vice versa) is at 100° Celsius and its freezing point (at which it shifts from a liquid to a solid, or vice versa) is at 0°C. Water has a high heat capacity, which means it can absorb a great deal of energy without its temperature increasing greatly. Water also has a relatively high boiling point compared to the boiling points of similar compounds, meaning that more energy must be put into water to separate the molecules and turn it from a liquid into a gas. These two properties are due to its many intermolecular hydrogen bonds (discussed below in the Special Properties paragraph.)

In its pure state water is tasteless and odorless, however water is a universal solvent and
therefore is often found with substances dissolved in it, changing its physical characteristics. Minerals
and other impurities give bottled water its flavor, and it is the presence of solutes that gives water its
ability to conduct electricity well. If water had no dissolved ions it would be a poor conductor of
electricity. However, no water is completely free of ions and even in the absence of a solute it can auto-
ionize to form negative hydroxide anions (OH) and positive hydronium cations (H3O+.) These ions allow water to conduct some electricity even when it is pure or “deionized.” Water’s electrical conductance as well as water’s propensity for dissolving hydrophilic substances both have great importance in chemistry and the biological sciences.

Special Properties of Water

Many of water’s special properties are derived from hydrogen bonding. Thanks to their atomic
composition and molecular shape, water molecules can be attracted to each other through hydrogen
bonding. This weak bond occurs when a hydrogen atom covalently bound to a more electronegative
atom is then briefly electrically attracted to a second highly electronegative atom on another separate
molecule. The hydrogen acts like the sticky, attractive peanut butter between two pieces of
electronegative bread. This brings the two molecules together through the hydrogen’s dual attractions. In this way water molecules work like tiny magnets, their partially positive and negative poles
interacting together via hydrogen bonds. Water molecules can form up to four hydrogen bonds each,
creating a local tetrahedral structure of five hydrogen-bonded water molecules (as seen in the second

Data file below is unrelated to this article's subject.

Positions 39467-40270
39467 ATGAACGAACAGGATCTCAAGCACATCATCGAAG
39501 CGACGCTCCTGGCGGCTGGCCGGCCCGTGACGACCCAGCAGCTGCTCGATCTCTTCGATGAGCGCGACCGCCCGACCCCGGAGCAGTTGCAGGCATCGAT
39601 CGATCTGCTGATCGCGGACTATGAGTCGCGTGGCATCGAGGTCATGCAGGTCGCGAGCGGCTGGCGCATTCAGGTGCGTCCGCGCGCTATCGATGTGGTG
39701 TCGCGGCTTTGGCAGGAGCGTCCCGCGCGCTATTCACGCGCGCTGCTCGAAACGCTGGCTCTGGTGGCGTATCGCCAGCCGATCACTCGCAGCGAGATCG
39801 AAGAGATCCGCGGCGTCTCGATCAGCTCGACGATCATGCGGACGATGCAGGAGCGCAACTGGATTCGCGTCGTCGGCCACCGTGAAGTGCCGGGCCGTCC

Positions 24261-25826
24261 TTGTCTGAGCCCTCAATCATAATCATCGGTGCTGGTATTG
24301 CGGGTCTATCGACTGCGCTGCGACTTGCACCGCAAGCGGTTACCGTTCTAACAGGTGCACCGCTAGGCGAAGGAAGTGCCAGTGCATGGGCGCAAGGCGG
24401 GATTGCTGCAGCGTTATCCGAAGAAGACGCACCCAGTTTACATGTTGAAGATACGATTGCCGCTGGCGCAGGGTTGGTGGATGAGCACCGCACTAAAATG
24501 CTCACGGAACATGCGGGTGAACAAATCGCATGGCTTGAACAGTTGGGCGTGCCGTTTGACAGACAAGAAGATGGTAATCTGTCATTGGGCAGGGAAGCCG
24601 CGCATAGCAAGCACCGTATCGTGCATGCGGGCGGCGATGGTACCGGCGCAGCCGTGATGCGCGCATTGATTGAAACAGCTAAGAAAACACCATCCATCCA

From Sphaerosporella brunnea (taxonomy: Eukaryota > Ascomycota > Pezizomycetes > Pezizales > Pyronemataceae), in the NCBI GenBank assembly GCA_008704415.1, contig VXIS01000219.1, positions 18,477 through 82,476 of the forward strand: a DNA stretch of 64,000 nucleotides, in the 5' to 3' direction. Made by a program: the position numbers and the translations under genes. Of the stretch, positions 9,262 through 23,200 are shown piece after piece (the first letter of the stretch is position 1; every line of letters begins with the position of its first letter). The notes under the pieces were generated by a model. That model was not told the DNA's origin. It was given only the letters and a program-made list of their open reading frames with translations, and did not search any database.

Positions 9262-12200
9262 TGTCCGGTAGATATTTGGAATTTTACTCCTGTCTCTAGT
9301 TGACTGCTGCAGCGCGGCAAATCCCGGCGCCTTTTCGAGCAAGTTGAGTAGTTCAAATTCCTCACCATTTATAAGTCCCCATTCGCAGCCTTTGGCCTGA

figure.) Hydrogen bonding gives water its cohesion and surface tension, allowing it to cling to itself. It
also greatly affects water’s freezing behavior and density.

Liquid water’s density is approximately 1 gram per cubic centimeter (1g/cm3.) Unlike most substances, water is denser in the liquid phase than the solid phase; this is due to the water molecules forming a loose hexagonal crystalline structure as they cool and freeze together, locking them into an expanded and less dense form than their freely-moving liquid form. With freezing, the temporary hydrogen bonds between molecules are allowed to stabilize, creating a lattice of water molecules held slightly apart from each other. Because of this difference in density, solid ice can float on liquid water. Thanks to this property, and water’s high heat capacity (good insulation), lakes and ponds on Earth freeze slowly from the top down and rarely freeze fully, allowing organisms in the unfrozen water to survive the winter.

Biological Properties of Water

In the body, the major components of cells such as proteins, DNA and organelles are all
dissolved in water and the cell is filled with watery cytoplasm. This allows essential molecules to be
transported fluidly throughout the cell. The shape of the cell itself is heavily influenced by the water in
and around it; too much water and the cell can burst open or “lyse” and too little water and the cell will
shrivel. Water’s polar nature prevents the hydrophobic phospholipid molecules from floating apart,
packing them together in round cell membranes to present as little surface to the water as possible.
The nonpolar nature of cell membranes keeps them closed against water leaking between them. Water
transport into and out of the cell is strictly regulated, and the components of water (oxygen and
hydrogen) are both used in many cellular processes.

Water’s ability to conduct electrical impulses as well as it’s propensity for dissolving polar
substances allow the nerve cells in our brains to communicate with one another via electrical and
chemical signals. Water’s high heat capacity insulates our bodies from drastic temperature changes.
Water’s chemical and physical properties contribute to all life on Earth at the planetary, organismal,
cellular, and molecular levels.